Poker, SF and Mom
Chico’s provincialism, the city, and a shout out to my mom
I may be an outlier here, but I think that a card room on the so-called derelict block of Main Street, between Third and Fourth, wasn’t a bad idea for downtown Chico. I mean, we’re not talking about an Old West saloon with whiskey-guzzling gunslingers chewing on cigars. From what was presented to the City Council last week, the plan for that poker room and its adjoining restaurant seemed pretty innocuous.
In fact, if you walk along that stretch of Main Street, it should be considered a significant upgrade. Parts of the block, the empty storefronts in particular, are an eyesore in an otherwise vibrant commercial district.
Last week, I gushed over the things I love about living in Chico. The decision on the card room, however, falls into a category of the things I dislike about Chico—its provincialism. This is especially true in the case of downtown. Don’t get me wrong, I love the city center. Between attending the university and working at CN&R for nearly eight years, I’ve spent a good portion of my life in the region. Even when I worked at the local daily over in big-box-ville, I headed downtown nearly every day for lunch and then after work for entertainment.
Over the years, I’ve watched businesses come and go and been confounded by certain ones that manage to stay. The spot where the card room and eatery would have gone have been revolving doors since the old Gina Marie’s closed. As former CN&R Editor Robert Speer put it the other day when I talked with him about the situation, that location “is where restaurants go to die.”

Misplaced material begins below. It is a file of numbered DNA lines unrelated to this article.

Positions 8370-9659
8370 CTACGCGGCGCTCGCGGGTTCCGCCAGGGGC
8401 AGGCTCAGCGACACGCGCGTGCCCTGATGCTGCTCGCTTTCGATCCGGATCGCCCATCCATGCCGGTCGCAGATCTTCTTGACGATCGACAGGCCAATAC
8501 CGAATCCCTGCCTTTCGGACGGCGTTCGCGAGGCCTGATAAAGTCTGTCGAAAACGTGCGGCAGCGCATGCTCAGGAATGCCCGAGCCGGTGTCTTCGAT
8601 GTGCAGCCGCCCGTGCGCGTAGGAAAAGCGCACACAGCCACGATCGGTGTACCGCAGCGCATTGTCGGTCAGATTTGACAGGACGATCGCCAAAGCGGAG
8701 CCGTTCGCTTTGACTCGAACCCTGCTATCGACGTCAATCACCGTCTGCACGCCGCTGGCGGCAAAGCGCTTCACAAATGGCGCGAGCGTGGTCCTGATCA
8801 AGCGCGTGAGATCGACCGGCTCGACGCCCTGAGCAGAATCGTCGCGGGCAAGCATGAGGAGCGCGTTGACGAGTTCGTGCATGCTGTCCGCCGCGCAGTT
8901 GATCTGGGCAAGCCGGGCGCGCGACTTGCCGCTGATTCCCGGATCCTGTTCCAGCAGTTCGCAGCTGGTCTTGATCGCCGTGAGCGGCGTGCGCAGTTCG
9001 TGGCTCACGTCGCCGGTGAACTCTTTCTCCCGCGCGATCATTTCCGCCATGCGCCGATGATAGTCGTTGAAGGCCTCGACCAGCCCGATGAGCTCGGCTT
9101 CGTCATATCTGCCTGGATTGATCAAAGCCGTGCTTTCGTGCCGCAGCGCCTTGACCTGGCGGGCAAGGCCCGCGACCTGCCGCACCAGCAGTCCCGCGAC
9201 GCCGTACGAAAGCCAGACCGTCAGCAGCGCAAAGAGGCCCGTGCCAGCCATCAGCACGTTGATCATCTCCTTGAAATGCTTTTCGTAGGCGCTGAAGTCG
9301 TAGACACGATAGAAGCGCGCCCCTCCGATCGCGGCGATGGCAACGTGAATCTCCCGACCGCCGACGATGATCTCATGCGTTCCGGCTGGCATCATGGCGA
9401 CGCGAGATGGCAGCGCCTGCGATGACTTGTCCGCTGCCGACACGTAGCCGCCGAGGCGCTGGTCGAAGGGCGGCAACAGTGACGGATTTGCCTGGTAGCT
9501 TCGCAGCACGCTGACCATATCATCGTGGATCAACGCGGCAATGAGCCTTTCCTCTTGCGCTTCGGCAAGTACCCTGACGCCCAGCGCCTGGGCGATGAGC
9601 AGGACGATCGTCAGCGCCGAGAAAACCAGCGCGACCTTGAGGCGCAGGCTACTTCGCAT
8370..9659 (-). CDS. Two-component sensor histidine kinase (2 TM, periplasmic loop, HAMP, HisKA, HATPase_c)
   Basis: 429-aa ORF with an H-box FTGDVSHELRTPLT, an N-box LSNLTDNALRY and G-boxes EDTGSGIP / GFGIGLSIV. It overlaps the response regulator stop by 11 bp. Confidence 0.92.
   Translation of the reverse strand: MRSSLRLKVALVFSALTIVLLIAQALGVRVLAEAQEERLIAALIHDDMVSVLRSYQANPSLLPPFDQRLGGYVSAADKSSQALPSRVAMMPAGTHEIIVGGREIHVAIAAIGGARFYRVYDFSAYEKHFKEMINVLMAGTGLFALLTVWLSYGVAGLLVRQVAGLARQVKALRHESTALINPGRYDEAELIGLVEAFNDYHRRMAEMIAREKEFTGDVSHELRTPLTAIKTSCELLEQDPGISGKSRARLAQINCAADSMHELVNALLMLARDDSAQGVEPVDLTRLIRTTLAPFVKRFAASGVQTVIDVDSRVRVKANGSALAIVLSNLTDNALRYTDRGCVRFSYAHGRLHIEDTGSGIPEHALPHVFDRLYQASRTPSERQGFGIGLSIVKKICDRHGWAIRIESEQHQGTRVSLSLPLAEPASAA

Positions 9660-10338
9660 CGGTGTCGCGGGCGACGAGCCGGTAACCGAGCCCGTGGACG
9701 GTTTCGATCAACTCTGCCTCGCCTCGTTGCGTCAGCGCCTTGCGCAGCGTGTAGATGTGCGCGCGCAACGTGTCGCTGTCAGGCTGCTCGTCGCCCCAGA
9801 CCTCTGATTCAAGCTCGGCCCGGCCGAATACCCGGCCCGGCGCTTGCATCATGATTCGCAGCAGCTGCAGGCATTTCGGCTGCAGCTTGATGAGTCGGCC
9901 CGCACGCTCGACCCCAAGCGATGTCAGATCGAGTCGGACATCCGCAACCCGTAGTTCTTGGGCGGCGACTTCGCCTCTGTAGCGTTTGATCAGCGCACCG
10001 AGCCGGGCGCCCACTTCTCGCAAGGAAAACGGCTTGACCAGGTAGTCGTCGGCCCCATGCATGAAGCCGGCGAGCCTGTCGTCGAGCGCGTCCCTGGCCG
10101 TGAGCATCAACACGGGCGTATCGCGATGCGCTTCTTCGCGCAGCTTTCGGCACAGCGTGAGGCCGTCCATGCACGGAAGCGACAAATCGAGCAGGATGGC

In short, I cannot help but feel that the council’s decision was some sort of classist garbage. I’m not much of a gambler myself and I’ve never played poker at a casino or card room, but even I know that the game is wildly popular and attracts players from all walks of life.
Speaking of diversity, my husband and I spent a few days taking in the holidays in San Francisco last week. We ate at one of my favorite restaurants at Fisherman’s Wharf, Scoma’s, spent hours in the mist at Golden Gate Park, and walked giddily in the pouring rain through beautiful Russian Hill on the way back to our hotel after seeing my favorite singer-songwriter, Ryan Adams, who’s on tour. We hadn’t been to the city for quite a while and had never been away from our toddler for more than a night.
I have my mother to thank for allowing us this respite. But I owe her for much more than safeguarding my little boy for a few days. That’s because Henry’s a medically fragile kid. He was born with a heart condition that corrected itself over time. But by the time he could walk, he’d already had three surgeries for other issues, mostly respiratory. At 3 years old, he’s battled pneumonia five times. My mom has lent a helping hand far too many times to count.
Until our recent trip, we hadn’t left Henry’s side much over his short life. We had a blast in the city. Thanks, Mom.